‘Half of Us Face Obesity, Dire Projections Show’

Jane E. Brody for the NYTimes:

A prestigious team of medical scientists has projected that by 2030, nearly one in two adults will be obese, and nearly one in four will be severely obese. The estimates are thought to be particularly reliable, as the team corrected for current underestimates of weight given by individuals in national surveys. In as many as 29 states, the prevalence of obesity will exceed 50 percent, with no state having less than 35 percent of residents who are obese, they predicted.

Likewise, the team projected, in 25 states the prevalence of severe obesity will be higher than one adult in four, and severe obesity will become the most common weight category among women, non-Hispanic black adults and low-income adults nationally.

Add this to the pile of future problems with no easy fix. Things on America’s current To-Do list: teach cooking basics, raise wages enough so that people can afford to purchase healthy food, also raise wages enough so that people don’t have to work all the time and can make time to *make* food, stop subsidizing unhealthy food, and make school lunches healthier.

The worst part is I’m sure I’m forgetting things too. But we have to keep trying. It only improves if we continue to focus on them as a society—but sadly I think it all really begins and ends with regulation and our government.

‘Why Cauliflower Wings Started Appearing on Every Bar Menu’

Alicia Kennedy for Tendlerly:

I’ve been trying to figure out the origin of the cauliflower wing as a bar food staple to no avail. In the early 2010s, vegan bloggers had begun to figure out that hunks of the vegetable could be breaded, fried, and dunked in hot sauce just like the tofu and tempeh wings of yore, with PETA putting out their recipe way back in 2012. The folks behind Brooklyn vegan restaurant Toad Style, who’ve recently brought their cauliflower wings back onto the menu, tell me they remember seeing them at a Super Bowl party in 2013 — it turned them from Buffalo tempeh lovers into cauliflower believers.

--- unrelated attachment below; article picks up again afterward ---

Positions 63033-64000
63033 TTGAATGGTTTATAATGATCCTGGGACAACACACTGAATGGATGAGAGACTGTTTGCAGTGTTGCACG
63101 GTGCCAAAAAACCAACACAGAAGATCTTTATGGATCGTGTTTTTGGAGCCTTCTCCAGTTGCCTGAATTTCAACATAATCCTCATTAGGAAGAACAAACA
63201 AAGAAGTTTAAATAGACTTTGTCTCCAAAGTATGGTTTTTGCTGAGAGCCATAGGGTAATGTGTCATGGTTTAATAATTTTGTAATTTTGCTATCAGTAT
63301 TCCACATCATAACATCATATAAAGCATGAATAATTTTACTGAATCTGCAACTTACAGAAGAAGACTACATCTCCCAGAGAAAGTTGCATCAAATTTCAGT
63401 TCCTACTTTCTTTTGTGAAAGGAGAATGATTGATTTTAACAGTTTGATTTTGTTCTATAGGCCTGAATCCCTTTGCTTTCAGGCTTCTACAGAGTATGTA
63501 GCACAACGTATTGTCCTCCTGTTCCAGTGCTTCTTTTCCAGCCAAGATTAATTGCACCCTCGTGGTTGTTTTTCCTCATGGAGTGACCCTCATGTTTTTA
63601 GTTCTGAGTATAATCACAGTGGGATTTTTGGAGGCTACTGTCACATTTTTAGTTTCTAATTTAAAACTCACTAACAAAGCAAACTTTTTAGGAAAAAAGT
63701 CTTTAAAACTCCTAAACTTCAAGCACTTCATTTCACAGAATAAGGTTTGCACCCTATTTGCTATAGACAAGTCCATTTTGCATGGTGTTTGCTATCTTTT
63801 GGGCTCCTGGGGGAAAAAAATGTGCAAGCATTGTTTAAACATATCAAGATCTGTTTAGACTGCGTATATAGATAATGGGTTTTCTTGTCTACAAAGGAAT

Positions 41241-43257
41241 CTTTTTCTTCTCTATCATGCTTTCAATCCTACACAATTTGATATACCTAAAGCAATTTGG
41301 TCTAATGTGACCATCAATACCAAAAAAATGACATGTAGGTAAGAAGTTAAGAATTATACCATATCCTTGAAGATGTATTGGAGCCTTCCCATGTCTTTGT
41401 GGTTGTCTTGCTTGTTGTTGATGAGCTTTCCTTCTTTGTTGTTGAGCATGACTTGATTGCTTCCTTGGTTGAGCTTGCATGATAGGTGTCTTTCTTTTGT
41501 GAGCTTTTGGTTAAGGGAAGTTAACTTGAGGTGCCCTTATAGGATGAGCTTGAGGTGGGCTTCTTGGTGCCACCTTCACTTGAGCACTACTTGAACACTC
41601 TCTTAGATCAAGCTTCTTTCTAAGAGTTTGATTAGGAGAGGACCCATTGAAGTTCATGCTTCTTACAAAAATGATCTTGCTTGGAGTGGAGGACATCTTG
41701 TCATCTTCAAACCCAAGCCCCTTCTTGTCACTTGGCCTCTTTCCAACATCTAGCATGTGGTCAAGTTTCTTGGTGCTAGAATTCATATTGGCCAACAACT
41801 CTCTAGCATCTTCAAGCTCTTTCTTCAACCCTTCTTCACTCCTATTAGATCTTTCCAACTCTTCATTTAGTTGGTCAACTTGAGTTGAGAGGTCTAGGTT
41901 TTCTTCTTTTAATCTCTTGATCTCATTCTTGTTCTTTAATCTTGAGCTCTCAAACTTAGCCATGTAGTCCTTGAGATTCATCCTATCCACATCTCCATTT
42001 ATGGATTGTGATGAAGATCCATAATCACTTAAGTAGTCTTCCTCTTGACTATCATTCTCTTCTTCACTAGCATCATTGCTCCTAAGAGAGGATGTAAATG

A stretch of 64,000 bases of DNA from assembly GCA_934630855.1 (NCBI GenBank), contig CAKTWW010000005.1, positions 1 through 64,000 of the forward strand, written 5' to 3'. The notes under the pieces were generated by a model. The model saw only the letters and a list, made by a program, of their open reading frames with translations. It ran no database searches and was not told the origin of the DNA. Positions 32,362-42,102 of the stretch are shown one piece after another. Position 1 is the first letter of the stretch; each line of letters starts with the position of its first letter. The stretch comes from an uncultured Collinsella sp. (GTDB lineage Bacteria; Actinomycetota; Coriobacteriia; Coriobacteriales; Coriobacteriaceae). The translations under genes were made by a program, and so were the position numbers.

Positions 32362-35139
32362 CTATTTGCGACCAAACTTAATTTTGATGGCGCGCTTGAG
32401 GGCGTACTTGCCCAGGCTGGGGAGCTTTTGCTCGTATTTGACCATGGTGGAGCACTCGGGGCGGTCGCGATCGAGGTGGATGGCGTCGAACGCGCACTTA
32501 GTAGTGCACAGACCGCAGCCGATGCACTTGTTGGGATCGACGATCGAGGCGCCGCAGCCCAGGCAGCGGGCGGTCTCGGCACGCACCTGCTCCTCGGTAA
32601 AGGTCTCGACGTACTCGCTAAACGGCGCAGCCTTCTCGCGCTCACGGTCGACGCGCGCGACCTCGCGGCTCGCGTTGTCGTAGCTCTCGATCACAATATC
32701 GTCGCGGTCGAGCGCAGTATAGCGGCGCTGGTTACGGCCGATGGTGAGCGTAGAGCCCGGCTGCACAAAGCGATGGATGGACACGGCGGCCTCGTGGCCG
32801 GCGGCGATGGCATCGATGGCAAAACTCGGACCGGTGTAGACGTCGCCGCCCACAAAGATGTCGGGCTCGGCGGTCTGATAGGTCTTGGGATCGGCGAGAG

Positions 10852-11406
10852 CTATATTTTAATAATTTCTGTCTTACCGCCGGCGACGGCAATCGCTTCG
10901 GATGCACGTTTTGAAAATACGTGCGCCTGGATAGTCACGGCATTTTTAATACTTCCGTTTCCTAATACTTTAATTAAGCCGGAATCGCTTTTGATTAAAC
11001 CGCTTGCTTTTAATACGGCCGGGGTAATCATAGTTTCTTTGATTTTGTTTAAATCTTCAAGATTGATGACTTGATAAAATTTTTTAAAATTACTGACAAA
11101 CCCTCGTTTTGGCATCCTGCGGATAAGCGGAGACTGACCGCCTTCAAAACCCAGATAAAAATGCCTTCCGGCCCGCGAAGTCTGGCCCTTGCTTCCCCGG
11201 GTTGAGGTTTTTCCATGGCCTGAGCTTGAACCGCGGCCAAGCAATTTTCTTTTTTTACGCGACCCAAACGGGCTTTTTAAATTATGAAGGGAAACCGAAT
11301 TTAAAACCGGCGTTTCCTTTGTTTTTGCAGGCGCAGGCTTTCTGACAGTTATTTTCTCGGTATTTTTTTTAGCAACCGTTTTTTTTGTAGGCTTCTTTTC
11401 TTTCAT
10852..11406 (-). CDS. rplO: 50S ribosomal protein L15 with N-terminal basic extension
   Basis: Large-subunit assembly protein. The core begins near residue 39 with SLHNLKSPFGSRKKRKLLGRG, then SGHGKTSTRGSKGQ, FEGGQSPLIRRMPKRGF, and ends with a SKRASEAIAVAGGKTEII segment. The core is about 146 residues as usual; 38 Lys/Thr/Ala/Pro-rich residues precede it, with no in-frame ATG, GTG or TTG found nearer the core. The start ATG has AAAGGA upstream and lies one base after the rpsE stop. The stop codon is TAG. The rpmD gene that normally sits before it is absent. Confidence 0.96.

I’m almost positive the first I had them was at Mohawk Bend, which opened in 2011. The item was a staple on their menu from the get-go and always recommended by servers (because it’s delicious, duh). It was undoubtedly the first place I saw it in LA. Within a year or two, I saw it on the menu at Sage down the street — and now it’s everywhere.

I can’t think of a vegan dish that’s traveled further and faster. This was THE vegan evangelist before Impossible and Beyond burger came into our world. And it’s still doing work. It really is everywhere, and the universality has made for more variety and exploration — aka more joy. Tempura-style, beer-battered, new sauces, and more and more… and every single one has been a wonderful addition to a dish that is still in its infancy.

As we crest into a mildly healthier world, though still fried, this vegetable is giving everyone a crunchy, lighter option in our deep-fried existence.

‘Is it time to retire the term “food desert?”’

Jessica Fu for New Food Economy: